’tis the season of bringing out profit warnings, and hoping that everyone is too busy cramming down the Quality Streets to notice.
Housebuilder BVS (Bovis) certainly seems to have adhered to this line of reasoning when it made, I think unscheduled, pre-close statement today. The killer phrase was:
We expect the volume delivery for 2016 will be lower than previously anticipated
At the time of writing, shares are down 5% to 813p. Later on in the RNS, things seems to be much more positive though:
The average sales price of the homes legally completing in 2016 is expected to increase by around 10% (2015: £231,600), driven by improved mix and increased underlying market pricing.
It even expects to sell more houses next year:
he Group is expecting to hold around 900 private forward sales at the start of 2017 (2016: 841)
It sounds pretty good to me.
It seems that the market is growing increasingly suspicious of the housing market. BVS has a RS1y (rel str 1 yr) of -24%, with similar amounts for the rest of the sector.
The tricky bit about the housing market is that the sector has had a very good run over the last 5 years, but has been faltering over the last year. This is exactly the opposite of what’s happened in commodities.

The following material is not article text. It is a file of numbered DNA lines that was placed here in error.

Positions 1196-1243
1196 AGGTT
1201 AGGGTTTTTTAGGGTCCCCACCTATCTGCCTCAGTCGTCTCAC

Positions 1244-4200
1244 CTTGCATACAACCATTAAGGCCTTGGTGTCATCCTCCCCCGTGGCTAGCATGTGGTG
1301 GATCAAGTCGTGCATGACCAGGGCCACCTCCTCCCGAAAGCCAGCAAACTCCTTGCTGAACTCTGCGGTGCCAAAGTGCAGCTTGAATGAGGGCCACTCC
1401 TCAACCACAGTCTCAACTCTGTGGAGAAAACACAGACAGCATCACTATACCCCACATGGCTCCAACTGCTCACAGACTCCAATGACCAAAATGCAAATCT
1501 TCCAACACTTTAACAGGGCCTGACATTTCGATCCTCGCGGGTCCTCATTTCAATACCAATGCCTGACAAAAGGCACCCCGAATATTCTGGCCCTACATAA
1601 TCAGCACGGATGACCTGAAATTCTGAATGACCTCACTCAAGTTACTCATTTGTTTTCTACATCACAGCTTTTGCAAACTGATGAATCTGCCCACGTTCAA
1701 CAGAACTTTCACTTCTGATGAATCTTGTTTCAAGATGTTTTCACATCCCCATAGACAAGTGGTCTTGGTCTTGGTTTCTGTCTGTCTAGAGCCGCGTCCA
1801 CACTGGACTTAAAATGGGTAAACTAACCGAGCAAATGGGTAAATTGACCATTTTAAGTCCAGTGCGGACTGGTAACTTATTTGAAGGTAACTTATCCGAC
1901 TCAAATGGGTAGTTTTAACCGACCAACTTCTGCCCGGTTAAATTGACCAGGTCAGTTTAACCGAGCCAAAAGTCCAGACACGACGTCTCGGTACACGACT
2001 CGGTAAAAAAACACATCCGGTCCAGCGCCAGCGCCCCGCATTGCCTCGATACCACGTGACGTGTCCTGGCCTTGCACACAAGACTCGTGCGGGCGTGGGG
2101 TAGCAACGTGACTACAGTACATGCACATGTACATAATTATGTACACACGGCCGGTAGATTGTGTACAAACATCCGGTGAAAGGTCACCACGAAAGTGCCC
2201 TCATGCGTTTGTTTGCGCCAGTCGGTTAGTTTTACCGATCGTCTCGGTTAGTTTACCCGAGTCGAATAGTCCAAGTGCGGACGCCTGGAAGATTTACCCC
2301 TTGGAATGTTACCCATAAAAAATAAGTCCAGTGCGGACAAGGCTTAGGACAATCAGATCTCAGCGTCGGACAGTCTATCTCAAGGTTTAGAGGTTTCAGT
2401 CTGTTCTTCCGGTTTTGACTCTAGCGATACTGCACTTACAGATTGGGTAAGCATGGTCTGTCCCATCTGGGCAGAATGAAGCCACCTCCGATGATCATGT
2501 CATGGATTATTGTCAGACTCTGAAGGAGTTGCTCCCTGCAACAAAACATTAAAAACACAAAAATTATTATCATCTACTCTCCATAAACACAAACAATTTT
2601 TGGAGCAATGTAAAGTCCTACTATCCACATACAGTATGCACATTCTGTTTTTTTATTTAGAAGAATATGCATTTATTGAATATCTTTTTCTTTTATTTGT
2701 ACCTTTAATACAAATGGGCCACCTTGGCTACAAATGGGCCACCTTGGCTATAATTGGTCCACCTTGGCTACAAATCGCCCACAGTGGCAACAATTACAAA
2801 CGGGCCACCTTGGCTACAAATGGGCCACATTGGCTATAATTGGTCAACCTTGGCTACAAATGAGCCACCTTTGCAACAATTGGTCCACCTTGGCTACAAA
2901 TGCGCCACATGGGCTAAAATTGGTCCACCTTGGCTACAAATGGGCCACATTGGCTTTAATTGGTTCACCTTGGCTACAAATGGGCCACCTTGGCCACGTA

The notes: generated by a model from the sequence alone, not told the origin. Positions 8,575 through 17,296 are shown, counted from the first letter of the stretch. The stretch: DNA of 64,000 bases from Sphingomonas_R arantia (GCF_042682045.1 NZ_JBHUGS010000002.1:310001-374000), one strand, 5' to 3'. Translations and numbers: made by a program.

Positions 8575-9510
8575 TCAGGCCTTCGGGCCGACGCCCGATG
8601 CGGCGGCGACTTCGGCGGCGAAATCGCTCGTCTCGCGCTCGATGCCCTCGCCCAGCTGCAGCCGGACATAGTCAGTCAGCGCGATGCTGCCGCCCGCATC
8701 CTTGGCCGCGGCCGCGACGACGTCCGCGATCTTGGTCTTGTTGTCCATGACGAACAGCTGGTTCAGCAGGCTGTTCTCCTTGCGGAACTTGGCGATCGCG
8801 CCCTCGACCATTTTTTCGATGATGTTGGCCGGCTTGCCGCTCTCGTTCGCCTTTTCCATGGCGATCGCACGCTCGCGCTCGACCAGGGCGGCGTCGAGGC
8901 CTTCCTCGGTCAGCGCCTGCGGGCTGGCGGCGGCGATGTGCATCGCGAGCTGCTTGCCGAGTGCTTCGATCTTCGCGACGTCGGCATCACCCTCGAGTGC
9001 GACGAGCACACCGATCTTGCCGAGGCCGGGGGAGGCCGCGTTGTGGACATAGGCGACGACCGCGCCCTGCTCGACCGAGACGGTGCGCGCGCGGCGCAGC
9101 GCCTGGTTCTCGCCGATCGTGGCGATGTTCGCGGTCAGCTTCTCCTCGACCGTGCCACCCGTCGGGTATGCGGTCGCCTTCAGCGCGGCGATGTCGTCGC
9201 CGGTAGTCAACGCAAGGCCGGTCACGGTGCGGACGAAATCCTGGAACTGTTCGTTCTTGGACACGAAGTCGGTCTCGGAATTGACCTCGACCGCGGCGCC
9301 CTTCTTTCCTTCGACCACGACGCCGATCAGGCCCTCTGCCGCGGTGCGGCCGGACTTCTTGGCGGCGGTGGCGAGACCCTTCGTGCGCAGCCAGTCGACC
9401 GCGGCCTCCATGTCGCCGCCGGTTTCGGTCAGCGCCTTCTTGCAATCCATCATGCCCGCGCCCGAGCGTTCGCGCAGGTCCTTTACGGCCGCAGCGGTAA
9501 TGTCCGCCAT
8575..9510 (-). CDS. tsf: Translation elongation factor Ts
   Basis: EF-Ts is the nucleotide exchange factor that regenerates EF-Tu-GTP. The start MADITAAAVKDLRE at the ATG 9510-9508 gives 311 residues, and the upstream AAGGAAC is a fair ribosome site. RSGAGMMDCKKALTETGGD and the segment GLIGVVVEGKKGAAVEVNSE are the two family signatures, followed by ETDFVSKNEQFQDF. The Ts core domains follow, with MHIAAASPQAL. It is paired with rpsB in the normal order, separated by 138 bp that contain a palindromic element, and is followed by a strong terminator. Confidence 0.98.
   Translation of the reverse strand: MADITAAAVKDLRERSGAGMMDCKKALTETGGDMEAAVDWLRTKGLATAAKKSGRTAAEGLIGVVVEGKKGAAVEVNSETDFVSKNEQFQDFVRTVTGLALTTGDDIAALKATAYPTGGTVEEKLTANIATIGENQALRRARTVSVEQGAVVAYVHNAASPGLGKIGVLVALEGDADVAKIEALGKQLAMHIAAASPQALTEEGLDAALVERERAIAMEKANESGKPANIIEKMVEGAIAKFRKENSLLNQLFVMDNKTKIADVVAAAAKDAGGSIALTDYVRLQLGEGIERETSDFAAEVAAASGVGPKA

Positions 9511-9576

We see, for example, that BWY (Bellway), trade at a PE of 7.2. Either that’s excellent value, or a trap. One should be very suspicious of cyclicals trading at low PEs. In the words of Peter Lynch:
Buying a cyclical after several years of record earnings and when the P/E ratio has hit a low point is a proven method for losing half your money in a short period of time.
BWY, for example, has a ROE of 20.7%, not far away from its decade high of 21.3%. Compare that to its decade low: 2.1%.
This pattern looks common with the housebuilders. TW. (Taylor Wimpey): ROE now is 17.8% (actually the highest it’s been in a decade), compared with a low of -7.3%.
It’s these factors that caused me to sell out of my one housebuilder during the year. I could be wrong, of course, BVS seems to be optimistic, but the signs (high 5-year share price performance, negative 1-year, ROEs near historic highs, low PEs) of a trap have me too worried to invest in this sector.
Stay safe out there.